I really do hope that my government (like Britain) starts poking around in my closet instead of focusing on all those boys fighting that war. Personally, I need some bureaucratic fashion intervention sometimes. I recently saw a photo of myself from a party where, in hindsight, I realize I’d dressed way too slutty. That micro-mini was a bad call on my part, especially given my ample thighs. And that cropped T-shirt with the Jesus decal on it? That might have been horribly offensive to the host, who was a devout atheist! If only the government had stepped in and said, “Sorry, sister. That outfit is obviously objectifying you as a woman and is making us all uncomfortable. Get your barely-covered ass back inside to change into something more sensible or you’re under arrest.” Maybe if the United States thought more along the lines of Britain, the slutty-starlets that have become one of our prime national exports would be in serious trouble. And in France? In France they even lay down the law about women covering their hair in government-run institutions. So imagine if France started getting on women’s cases for also uncovering themselves. We could make Paris Hilton a French ambassador and see if she’d be executed! Think of the headline: “FRANCE GIVES DEATH SENTENCE TO PARIS!” Come on. Who’s with me?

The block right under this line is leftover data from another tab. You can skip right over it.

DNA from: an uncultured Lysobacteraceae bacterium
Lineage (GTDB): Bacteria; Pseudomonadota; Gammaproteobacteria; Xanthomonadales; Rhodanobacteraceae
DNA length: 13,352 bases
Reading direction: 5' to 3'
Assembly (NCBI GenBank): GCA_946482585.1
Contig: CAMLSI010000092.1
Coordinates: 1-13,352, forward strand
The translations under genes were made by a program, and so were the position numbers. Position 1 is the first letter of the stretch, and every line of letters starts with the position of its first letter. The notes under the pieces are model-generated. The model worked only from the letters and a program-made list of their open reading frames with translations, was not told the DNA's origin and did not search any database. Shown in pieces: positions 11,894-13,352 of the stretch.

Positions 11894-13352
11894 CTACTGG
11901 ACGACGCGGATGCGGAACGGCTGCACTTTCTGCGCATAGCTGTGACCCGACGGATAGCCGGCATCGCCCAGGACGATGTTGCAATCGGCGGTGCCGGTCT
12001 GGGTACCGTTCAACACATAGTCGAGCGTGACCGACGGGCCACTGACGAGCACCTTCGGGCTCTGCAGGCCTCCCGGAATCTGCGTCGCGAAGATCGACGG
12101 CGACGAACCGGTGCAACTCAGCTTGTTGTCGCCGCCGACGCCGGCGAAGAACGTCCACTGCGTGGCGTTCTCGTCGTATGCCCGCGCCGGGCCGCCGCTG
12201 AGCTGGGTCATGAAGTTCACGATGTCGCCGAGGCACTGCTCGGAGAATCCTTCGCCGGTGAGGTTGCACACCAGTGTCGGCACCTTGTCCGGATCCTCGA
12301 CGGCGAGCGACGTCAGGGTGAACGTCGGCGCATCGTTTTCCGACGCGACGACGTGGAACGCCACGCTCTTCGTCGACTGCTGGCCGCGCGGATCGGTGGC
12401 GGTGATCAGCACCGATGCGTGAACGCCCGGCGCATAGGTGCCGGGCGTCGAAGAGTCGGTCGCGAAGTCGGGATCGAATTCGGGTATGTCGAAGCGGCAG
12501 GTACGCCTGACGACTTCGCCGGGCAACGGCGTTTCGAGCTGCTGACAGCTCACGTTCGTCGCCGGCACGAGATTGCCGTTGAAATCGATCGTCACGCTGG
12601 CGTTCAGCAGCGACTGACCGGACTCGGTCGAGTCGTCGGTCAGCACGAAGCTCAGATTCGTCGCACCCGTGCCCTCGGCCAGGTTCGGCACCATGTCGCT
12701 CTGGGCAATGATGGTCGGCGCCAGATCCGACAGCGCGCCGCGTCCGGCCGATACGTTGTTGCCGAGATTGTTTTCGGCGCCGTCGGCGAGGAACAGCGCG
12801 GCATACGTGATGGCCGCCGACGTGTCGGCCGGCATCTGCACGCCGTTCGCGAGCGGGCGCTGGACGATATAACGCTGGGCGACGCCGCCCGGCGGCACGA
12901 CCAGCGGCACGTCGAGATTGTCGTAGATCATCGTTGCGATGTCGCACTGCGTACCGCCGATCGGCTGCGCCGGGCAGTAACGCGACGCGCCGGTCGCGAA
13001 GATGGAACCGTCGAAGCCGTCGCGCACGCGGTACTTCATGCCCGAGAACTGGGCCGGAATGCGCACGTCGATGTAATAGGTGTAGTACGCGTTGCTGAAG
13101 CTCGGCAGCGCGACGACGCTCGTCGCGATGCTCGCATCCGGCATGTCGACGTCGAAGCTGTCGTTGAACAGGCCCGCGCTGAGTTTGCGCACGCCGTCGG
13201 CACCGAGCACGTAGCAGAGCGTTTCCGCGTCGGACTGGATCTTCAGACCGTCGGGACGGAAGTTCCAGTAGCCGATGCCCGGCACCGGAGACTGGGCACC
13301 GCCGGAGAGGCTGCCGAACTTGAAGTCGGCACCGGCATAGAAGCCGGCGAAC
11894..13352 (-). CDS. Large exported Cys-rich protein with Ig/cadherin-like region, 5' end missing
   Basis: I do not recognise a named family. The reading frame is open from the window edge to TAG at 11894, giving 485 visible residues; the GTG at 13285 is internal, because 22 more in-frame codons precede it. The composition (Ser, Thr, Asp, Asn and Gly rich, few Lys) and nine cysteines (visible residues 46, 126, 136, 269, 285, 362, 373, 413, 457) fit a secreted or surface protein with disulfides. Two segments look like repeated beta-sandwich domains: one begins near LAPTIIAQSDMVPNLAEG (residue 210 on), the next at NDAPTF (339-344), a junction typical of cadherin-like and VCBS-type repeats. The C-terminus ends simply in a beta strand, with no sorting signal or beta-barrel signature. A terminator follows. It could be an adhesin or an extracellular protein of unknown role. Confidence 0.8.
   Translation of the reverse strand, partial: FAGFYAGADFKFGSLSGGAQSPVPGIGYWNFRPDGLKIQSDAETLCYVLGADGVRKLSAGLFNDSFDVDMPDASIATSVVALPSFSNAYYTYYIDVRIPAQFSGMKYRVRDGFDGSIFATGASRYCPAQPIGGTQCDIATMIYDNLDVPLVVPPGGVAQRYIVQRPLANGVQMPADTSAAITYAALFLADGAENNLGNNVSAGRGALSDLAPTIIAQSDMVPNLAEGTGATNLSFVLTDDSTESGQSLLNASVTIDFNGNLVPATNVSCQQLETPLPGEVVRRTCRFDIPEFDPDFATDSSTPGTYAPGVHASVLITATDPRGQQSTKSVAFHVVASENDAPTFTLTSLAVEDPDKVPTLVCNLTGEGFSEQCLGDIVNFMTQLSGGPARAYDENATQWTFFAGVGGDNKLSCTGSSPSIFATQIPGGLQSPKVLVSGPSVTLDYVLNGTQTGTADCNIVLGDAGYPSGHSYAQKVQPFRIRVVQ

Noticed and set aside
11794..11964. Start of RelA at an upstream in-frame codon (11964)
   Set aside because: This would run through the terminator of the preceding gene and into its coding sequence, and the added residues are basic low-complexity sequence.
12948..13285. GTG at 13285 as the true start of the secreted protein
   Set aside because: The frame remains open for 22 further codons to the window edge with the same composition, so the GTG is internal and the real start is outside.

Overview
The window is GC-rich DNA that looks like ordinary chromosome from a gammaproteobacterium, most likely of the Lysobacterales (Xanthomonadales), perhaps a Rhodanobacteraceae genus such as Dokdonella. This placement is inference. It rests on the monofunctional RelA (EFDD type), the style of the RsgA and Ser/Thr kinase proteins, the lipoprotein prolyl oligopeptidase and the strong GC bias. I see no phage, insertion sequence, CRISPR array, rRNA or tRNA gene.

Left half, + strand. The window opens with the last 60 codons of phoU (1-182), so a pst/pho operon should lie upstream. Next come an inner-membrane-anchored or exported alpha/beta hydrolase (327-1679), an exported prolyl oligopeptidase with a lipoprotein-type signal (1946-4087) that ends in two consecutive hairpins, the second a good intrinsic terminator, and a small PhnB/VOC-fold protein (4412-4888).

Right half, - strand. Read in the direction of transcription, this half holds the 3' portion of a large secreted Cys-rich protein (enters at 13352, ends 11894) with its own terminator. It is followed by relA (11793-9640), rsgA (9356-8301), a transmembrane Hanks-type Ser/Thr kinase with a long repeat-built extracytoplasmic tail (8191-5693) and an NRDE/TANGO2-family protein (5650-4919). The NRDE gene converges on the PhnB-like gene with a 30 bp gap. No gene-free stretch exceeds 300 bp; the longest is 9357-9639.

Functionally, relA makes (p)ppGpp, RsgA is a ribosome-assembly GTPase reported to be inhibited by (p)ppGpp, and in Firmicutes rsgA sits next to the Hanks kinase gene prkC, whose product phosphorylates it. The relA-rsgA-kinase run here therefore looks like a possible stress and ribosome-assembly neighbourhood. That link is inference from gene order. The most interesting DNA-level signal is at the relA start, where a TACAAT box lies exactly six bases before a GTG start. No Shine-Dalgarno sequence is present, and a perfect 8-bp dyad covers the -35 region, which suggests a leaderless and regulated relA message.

If the British government is worried about more Islam-inspired terrorist attacks, fair enough. They have a right to be. But don’t they have some better way to focus their attentions than wagging their fingers at these Muslim women and deigning to suggest that it’s because they are being subjugated? Really? That’s what they’re upset about? Huh. That’s really cool that the British government is suddenly making feminist causes a top priority. Odd. But cool.

The contrary coquette in me will fight the urge to hop a plane to London and walk around in a bright purple niqab that says, “I look super sexy under here and I’m not wearing any underwear” and see what happens. Or maybe my niqab would just say simply, “That’s hot!”

And apparently the Brits aren’t about to stop at this niqab business anyway. Tony Blair, free from the shackles of his former post of Prime Minister, is getting his new position as Envoy of the Quartet on the Middle East off to a great start by running around London ripping yamulkes off of little boys. Next up: Hassidic women are left with no choice but to glue their tichels (kerchiefs) to their heads, and Gordon Brown, when he spotted a devout woman in a Tzeniut outfit (one that complies with the code of modesty), was quoted as saying “That is soooo pre-9/11. Off with her dress!”